--- From Ham on Rye
©1982, Charles Bukowski

Robert Capa's Photographs
Of the Spanish Civil War
Leslie A. Martin, Editor
It was a terrible war, right? All wars are terrible, but the Spanish Civil War, which lasted less than three years, and killed, wounded, or drove out almost a million people, is one that still resonates in our hearts. It was, as they say, the curtain-raiser on WWII --- and to those of us who believed in the wonder of human freedom and the hopes of democracy --- the end, the loss of the Republic, was a bitter denouement. It's probably impossible for those who weren't alive, or at the age of reason, between 1936 and 1939, to comprehend how this one gripped us.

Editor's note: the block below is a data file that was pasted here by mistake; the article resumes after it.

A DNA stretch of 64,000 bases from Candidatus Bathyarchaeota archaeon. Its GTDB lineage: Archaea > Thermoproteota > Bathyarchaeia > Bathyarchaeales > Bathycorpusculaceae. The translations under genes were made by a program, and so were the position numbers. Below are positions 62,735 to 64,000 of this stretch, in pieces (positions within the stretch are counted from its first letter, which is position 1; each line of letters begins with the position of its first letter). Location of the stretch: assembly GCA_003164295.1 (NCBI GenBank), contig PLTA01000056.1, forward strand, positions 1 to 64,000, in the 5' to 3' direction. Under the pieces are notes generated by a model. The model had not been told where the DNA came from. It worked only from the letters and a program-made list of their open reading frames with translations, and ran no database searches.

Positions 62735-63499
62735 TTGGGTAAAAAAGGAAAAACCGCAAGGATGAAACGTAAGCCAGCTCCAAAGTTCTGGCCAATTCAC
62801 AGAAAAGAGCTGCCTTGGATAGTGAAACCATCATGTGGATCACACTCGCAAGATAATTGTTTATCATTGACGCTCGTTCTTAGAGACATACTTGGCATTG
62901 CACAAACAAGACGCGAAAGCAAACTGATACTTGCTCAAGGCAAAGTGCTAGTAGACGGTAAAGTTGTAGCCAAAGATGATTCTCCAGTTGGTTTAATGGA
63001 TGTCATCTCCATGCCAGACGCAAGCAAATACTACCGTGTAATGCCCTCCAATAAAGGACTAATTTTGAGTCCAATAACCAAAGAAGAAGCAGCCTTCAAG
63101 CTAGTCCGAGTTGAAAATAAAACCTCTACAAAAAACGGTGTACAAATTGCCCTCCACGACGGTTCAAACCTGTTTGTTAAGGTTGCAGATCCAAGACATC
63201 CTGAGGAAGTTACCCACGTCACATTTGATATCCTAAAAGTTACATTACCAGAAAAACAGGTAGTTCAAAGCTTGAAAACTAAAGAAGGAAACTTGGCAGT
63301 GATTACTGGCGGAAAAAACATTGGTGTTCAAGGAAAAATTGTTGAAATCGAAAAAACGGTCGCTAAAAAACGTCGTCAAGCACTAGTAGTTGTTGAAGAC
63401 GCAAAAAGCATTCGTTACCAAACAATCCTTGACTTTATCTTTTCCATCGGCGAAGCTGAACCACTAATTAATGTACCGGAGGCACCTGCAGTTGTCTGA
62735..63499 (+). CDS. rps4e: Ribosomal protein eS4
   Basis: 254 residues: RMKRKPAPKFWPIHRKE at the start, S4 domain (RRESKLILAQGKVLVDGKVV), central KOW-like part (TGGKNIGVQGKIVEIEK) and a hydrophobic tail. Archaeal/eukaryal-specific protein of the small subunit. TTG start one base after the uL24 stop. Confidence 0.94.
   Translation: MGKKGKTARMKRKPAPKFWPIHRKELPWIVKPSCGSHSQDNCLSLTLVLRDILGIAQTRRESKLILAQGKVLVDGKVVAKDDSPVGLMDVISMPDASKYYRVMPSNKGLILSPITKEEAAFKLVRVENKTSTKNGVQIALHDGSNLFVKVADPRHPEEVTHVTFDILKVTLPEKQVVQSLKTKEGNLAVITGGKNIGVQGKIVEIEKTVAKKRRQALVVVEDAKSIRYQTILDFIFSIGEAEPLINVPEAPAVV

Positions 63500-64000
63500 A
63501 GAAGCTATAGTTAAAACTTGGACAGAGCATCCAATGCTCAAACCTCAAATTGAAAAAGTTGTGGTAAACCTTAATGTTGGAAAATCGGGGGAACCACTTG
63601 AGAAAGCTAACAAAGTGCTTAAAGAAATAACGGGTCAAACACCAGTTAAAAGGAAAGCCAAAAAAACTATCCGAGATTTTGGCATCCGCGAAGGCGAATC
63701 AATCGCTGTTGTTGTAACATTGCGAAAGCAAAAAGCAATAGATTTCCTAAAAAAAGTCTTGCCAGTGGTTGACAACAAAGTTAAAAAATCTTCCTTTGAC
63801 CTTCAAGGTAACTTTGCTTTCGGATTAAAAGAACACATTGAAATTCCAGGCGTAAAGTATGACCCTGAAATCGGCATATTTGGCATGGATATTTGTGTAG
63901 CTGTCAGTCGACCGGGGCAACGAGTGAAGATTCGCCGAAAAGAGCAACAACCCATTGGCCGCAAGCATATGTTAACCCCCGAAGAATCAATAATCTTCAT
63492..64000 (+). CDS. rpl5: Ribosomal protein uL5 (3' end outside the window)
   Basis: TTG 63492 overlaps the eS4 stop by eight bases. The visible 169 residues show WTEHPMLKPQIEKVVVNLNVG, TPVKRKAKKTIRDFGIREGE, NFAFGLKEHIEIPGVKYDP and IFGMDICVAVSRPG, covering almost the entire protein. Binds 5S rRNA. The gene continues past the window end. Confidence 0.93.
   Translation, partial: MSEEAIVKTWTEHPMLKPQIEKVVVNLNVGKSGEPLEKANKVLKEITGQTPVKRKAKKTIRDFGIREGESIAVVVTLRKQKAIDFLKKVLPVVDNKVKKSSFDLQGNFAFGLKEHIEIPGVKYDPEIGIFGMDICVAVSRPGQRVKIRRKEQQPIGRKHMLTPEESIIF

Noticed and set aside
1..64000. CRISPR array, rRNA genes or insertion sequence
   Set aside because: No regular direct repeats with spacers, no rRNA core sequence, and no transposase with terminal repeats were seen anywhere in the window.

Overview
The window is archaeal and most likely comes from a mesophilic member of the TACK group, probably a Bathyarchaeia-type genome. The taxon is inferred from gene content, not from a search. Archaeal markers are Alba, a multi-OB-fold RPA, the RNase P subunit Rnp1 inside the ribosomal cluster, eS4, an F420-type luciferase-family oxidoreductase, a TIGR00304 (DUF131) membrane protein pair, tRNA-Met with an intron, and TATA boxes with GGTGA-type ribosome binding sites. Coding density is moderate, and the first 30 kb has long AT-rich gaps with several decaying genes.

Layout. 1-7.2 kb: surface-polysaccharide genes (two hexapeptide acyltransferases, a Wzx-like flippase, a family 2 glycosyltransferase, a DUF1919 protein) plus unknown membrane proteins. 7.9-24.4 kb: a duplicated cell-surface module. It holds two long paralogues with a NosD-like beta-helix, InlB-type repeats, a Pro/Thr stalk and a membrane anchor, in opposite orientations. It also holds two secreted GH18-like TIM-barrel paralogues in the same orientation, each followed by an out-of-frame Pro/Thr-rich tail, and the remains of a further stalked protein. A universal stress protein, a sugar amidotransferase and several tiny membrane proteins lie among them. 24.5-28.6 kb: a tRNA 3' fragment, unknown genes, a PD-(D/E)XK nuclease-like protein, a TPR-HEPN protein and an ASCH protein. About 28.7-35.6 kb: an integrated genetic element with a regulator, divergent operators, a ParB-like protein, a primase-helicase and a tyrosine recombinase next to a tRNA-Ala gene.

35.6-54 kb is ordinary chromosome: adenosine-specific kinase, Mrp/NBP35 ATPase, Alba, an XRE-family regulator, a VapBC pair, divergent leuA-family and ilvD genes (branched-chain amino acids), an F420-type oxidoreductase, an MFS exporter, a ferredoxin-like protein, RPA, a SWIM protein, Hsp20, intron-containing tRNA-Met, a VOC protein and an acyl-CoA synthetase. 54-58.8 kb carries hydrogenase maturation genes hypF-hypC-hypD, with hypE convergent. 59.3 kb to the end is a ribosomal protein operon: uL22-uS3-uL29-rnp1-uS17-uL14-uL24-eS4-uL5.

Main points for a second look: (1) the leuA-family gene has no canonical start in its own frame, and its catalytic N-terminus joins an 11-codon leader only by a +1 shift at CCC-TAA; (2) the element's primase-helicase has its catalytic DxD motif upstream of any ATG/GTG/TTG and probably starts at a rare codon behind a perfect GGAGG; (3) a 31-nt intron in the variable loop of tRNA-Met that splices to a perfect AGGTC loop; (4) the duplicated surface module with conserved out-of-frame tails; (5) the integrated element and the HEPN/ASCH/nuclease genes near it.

And the
Dear Lolita,
Westward Ha! is my favorite book and I enjoyed reading your perceptive review of this neglected masterpiece. I was so impressed that I immediately decided to take out a subscription to your journal.
But it seems that all the "links" on your web-page have expired. When I entered Ralph Magazine into a search engine I was directed to an Australian "Girlie" journal. Not exactly what I expected.
Could you send me subscription information for your journal (not the Australian one...)?

--- Sincerely,
Jonathan Brodie